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1. Overview

In this tutorial, we’ll explore the differences between the literal representation of a long type and the conversion of an int value to a long value using the cast operator.

2. Literal Representation

By default, Java treats all integral numeric values as of the int type. Similarly, for the floating-point values, the default type is double.

An integral numeric value is considered to be of the long type only if the value contains the letter “L” or “l” as a suffix:

long x = 1L;

However, the lowercase “l” looks like the number 1. To avoid confusion, we should consider using the uppercase version of the letter.

As we know, each primitive data type has its corresponding wrapper class, which comes with different methods we can use and, additionally, allows us to use primitive values within generics.

Thanks to the Java autoboxing functionality, we can assign the literal value to its wrapper class reference directly:

Long x = 1L;

Here, Java converts the long value to the Long object automatically.

Furthermore, when we define a long value using the literal representation, it always evaluates as a long data type.

3. Explicit Type Casting

Moving forward, let’s examine the cases when we’d need to use explicit type casting. As a quick refresher, the cast operator converts a value of one type into the type defined within parentheses.

3.1. Primitive Data Types

To convert a value from one primitive type to another, we need to perform either widening or narrowing of the primitive data type.

Furthermore, to transform the value of the type that supports a bigger range of numbers, we don’t need to perform any additional action:

int x = 1;
long y = x;

However, to fit the value into the type with a smaller numeric range, we need to use explicit type casting:

int x = 1;
byte y = (byte) x;

One thing to keep in mind here is the possible data overflow that happens if a number is too big to fit into the new type.

3.2. Wrapper Class

One way to convert the primitive data type into a wrapper class that doesn’t correlate with the primitive type is by using the cast operator and embracing the Java autoboxing feature:

int x = 1;
Long y = (long) x;

Here, we first converted the int value to a long value and then let Java convert the long type to Long using autoboxing.

4. Constant Expression

Now that we discussed the basics, let’s dig a little deeper and see how Java treats literal values and casts of primitive data types.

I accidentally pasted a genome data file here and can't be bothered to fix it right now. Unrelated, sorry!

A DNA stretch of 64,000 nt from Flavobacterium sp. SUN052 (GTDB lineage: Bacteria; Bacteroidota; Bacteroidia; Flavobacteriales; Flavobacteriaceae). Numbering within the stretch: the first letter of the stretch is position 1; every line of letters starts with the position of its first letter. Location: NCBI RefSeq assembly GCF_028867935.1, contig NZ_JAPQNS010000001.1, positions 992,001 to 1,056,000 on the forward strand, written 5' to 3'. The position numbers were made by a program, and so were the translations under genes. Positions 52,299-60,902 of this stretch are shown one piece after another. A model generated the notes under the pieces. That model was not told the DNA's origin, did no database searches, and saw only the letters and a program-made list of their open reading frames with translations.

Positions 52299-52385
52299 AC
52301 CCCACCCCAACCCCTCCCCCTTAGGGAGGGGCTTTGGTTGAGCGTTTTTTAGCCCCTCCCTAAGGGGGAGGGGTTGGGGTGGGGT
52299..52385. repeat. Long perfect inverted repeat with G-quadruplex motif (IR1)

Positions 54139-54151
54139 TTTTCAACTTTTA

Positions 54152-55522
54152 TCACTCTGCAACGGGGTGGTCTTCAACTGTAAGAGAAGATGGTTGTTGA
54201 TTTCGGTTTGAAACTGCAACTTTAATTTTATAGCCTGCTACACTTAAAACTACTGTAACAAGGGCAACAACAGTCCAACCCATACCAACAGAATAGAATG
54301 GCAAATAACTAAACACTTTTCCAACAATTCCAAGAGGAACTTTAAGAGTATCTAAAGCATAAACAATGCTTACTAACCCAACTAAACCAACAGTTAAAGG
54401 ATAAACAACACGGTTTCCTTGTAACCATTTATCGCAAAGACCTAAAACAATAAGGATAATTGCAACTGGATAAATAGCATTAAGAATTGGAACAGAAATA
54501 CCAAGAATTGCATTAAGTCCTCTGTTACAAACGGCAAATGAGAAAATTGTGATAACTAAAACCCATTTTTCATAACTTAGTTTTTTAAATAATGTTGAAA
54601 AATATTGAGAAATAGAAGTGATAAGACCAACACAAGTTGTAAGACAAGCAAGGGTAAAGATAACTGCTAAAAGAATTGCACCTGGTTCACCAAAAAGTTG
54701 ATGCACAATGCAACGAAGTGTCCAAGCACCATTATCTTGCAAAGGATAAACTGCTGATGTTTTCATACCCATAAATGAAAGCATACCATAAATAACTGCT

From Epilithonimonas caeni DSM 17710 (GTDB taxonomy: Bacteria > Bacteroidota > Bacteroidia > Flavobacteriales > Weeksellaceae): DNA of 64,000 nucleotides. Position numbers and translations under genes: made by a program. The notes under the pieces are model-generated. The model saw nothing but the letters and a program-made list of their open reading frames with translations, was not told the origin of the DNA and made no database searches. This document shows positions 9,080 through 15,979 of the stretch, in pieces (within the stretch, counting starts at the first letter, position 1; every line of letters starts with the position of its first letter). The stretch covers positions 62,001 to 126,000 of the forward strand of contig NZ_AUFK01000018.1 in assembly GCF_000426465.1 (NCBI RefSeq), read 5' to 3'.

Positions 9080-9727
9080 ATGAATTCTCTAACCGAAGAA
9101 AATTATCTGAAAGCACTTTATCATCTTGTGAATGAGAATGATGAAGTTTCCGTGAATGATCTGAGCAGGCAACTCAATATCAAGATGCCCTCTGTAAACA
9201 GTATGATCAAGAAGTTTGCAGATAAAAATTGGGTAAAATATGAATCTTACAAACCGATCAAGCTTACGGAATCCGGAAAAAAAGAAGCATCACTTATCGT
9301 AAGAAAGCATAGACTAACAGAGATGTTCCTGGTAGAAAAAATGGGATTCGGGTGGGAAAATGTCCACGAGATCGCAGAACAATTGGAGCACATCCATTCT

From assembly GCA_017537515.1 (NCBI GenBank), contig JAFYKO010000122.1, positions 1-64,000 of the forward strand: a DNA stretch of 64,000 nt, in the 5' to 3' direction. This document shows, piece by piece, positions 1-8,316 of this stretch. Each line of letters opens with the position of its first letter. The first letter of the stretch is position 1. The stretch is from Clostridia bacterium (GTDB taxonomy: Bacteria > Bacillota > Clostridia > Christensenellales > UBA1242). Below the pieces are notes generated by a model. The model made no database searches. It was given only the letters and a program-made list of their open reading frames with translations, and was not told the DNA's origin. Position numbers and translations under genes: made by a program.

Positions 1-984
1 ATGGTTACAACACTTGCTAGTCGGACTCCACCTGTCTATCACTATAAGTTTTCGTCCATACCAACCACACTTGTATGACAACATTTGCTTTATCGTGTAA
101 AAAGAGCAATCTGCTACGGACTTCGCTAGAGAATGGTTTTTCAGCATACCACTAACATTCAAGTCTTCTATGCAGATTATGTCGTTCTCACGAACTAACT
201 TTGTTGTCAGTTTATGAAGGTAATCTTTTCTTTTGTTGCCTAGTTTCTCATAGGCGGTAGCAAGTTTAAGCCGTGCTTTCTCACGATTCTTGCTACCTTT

We typically use the term constant to describe values that don’t change after compilation. On a class level, we define them using the static and final keywords.

However, besides the class constants, Java recognizes expressions that can be computed at compile-time. These expressions are referred to as constant expressions.

According to the Java Language Specification (JLS), literal primitive values and casts of primitive data types are both considered constant expressions.

Therefore, Java treats both the literal representation of a long value and the explicit cast of an int data type to a long the same way.

5. Comparison Between 1L and (long) 1

Finally, let’s see how the literal representation of a long type differs from casting an int value to a long.

Firstly, performance-wise, there’s no difference between those two expressions. They’re both considered constants and are evaluated at the compile-time.

Moreover, we can compile both statements and compare their bytecode results using, for instance, the javap tool. We’ll notice they’re the same. They both use lconst_1 to push a long constant into the stack.

Secondly, using the literal representation can increase the readability of the code.

Lastly, when we define a constant expression using the literal, the value will always be of a long type. However, when we’re using the cast operator, the number we’re casting is of the int type.

Therefore, the following code won’t compile:

Long x = (long) 123_456_789_101;

Even though we’re storing the value in the Long data type, the number 123_456_789_101 is of the int type. The code is invalid since the number is outside the integer range.

On the other hand, the literal representation compiles successfully:

Long x = 123_456_789_101L;

6. Conclusion

In this article, we learned the differences between defining a long value using literal representation and casting an int value to a long.

To sum up, from Java’s point of view, they’re both constant expressions. To put it differently, in both cases, the actual value can be determined at the compile-time. However, using the literal representation of a number comes with some benefits, such as increased readability and preventing possible data overflow.

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